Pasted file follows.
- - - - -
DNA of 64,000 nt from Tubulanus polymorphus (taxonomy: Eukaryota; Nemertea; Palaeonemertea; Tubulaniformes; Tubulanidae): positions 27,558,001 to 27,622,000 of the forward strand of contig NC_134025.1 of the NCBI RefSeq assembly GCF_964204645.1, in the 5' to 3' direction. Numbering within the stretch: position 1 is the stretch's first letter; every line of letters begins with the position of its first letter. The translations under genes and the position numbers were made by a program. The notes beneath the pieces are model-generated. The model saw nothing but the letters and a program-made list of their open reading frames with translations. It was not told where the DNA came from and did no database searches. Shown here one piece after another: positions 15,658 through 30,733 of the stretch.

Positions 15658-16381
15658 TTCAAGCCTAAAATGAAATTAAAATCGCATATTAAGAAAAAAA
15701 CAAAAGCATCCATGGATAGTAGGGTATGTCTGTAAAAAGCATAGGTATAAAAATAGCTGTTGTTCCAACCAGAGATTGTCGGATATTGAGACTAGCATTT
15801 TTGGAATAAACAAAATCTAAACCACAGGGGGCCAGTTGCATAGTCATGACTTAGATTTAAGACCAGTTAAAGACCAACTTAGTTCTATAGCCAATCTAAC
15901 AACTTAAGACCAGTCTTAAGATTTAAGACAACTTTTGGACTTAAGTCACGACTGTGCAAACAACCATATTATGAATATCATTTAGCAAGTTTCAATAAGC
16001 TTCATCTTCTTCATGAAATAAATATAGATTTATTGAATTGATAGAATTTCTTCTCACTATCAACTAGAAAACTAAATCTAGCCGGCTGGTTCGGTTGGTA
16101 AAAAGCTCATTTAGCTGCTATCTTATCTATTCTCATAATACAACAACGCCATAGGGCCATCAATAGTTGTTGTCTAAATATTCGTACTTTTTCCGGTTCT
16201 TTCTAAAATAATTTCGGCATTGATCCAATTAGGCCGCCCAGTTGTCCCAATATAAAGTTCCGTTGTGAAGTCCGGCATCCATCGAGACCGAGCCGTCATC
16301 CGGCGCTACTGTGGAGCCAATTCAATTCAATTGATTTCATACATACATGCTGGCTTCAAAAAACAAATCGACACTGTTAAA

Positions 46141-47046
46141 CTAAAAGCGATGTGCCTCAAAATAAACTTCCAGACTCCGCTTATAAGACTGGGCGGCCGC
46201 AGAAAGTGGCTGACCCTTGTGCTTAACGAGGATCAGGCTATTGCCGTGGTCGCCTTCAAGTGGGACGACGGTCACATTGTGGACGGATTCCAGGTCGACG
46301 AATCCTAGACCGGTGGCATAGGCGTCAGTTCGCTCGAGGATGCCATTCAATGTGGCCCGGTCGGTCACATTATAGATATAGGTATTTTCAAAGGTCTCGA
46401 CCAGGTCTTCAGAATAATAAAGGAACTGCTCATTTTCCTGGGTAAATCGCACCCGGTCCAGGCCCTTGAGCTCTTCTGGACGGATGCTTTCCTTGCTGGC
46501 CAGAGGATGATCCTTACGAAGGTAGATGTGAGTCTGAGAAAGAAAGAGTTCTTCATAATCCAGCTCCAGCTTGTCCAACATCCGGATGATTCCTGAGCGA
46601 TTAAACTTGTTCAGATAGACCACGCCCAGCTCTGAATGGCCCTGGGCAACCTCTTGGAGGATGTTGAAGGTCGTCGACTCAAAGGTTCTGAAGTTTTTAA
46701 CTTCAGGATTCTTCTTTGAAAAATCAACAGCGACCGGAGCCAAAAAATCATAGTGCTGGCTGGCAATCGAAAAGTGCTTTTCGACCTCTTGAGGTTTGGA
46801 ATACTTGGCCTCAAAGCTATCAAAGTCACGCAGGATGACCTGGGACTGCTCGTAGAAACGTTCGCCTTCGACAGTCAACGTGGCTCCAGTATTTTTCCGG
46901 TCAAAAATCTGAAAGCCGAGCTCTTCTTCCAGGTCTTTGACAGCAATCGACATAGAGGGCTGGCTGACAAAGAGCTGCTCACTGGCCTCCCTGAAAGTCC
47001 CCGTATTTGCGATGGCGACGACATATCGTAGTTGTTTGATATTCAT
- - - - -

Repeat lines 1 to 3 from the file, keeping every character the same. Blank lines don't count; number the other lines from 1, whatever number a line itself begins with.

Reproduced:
DNA of 64,000 nt from Tubulanus polymorphus (taxonomy: Eukaryota; Nemertea; Palaeonemertea; Tubulaniformes; Tubulanidae): positions 27,558,001 to 27,622,000 of the forward strand of contig NC_134025.1 of the NCBI RefSeq assembly GCF_964204645.1, in the 5' to 3' direction. Numbering within the stretch: position 1 is the stretch's first letter; every line of letters begins with the position of its first letter. The translations under genes and the position numbers were made by a program. The notes beneath the pieces are model-generated. The model saw nothing but the letters and a program-made list of their open reading frames with translations. It was not told where the DNA came from and did no database searches. Shown here one piece after another: positions 15,658 through 30,733 of the stretch.

Positions 15658-16381
15658 TTCAAGCCTAAAATGAAATTAAAATCGCATATTAAGAAAAAAA